Manufacturing is an ever-evolving industry. Exciting developments are happening all the time, and the industry is on the rise. However, some misconceptions about manufacturing remain.
So what are they? And how do we move past them? Read on for five misconceptions about manufacturing. And let us know… what would you add to the list?
5 Misconceptions About Manufacturing
Manufacturing jobs are low paying
The average hourly pay for a manufacturing worker is higher than most assume. According to a 2015 study of 1,035 parents with children aged 6-17, 89% think the average hourly wage for manufacturing employees is between $7-$22 an hour. It’s actually significantly higher at $33. That’s over 3x’s the average national minimum wage and beats out the average hourly wage of $21.
There aren’t diverse opportunities in manufacturing
Tim Lawrence, Executive Director of SkillSoft USA noted, “Parents have some awareness about manufacturing careers, but there are still looming misconceptions about the robust, exciting prospects for their sons and daughters, especially as more than half of manufacturers see a shortage of manufacturing talent.” There are opportunities in Solar, Biomedical, and Aerospace just to name a few. Education in STEM (Science, Technology, Engineering, Mathematics) is important. These areas provide a strong foundation for a promising career in manufacturing.
Manufacturing jobs are repetitive and not stimulating
Take a walk on a manufacturing floor and you will find this is largely not the case. Manufacturing workers can receive multiple certifications and learn about many different processes. Being an employee’s market, there’re better chances for advancement as well.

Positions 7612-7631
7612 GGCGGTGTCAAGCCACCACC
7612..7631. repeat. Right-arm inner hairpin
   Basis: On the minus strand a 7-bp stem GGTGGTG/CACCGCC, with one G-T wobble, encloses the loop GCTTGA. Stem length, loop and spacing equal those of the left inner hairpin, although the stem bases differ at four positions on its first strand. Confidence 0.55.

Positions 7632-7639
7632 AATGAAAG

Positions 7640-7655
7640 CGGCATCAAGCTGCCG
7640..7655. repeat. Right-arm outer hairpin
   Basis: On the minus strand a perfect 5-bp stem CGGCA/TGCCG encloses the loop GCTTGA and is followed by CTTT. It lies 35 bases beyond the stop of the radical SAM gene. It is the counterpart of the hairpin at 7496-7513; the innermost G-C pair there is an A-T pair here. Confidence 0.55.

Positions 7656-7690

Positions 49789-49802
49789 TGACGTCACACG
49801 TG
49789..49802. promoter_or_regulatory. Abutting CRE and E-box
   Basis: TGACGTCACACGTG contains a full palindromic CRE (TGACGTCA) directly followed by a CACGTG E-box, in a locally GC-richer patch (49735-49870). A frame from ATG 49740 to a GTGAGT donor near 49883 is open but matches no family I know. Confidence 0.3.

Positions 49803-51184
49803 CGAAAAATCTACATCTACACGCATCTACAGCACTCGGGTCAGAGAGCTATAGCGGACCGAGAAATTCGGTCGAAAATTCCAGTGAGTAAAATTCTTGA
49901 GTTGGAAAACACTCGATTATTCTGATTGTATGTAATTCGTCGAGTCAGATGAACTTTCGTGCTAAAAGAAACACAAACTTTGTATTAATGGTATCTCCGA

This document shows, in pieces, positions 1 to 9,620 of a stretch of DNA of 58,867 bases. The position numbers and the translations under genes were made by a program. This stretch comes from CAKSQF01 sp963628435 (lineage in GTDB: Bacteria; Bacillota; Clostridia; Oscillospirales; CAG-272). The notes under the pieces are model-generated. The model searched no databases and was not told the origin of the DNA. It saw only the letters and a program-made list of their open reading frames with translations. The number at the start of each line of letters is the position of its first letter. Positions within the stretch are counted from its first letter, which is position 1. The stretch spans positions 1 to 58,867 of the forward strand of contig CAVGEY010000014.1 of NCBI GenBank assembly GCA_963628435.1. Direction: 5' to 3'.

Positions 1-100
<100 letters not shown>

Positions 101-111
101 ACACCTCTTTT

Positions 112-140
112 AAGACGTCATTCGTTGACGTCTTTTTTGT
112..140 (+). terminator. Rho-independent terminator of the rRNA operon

Manufacturing is an “old school” industry
Manufacturing is all about new technology. 3D printing, for example, may still be seen as something out of a sci-fi film, but it’s alive and well in today’s manufacturing world. In this process, each layer of an object is thinly printed out, until a full-blown product emerges. And 3D printing is only the tip of the iceberg. Developments in sensing and process control also enable manufacturers to closely monitor the production process, tracking everything from the time it takes from start to finish, to detecting minor shifts in conditions that could lead to process failure.
Manufacturing jobs are unsafe
Sonny Workman, a team lead who has been with Whirlpool for 29 years told BBC News, “The one thing that’s changed in my time is the focus on safety. In the past, it was ‘numbers, numbers, numbers’. Now it’s, ‘put safety first and the numbers will come’. We want people to leave the plant as they came.” It’s a growing trend that should please both employees and employers, as the safer a plant, the higher the safety rating it receives.
Lack of safety is one of the most common misconceptions about manufacturing. It’s important to research a company’s safety rating and history prior to applying for a manufacturing job. Measures like Lean Manufacturing and Six Sigma, however, are common practices that keep the majority of facilities safe. Lean, or Toyotism (the original name credited to Toyota, who created the process) is a systematic method for the elimination of waste within a manufacturing system. The lean process has helped safety in a number of ways. By eliminating unnecessary steps and streamlining their process via lean, manufacturers are able to better monitor potentially dangerous situations and in turn, avoid them in the future.
Despite misconceptions about manufacturing, the industry is booming in the US. New technologies continue to grow in popularity and the new generations are beginning to understand the opportunities available.
As a trusted recruitment source for more than a decade, TruPath has the industry knowledge and a proven model to help our partners feel comfortable in their search for a candidate.
Through our TruProcess, we are able to consistently deliver exceptional candidates that help organizations continue down successful paths. Contact TruPath today in order to tell us about your staffing needs.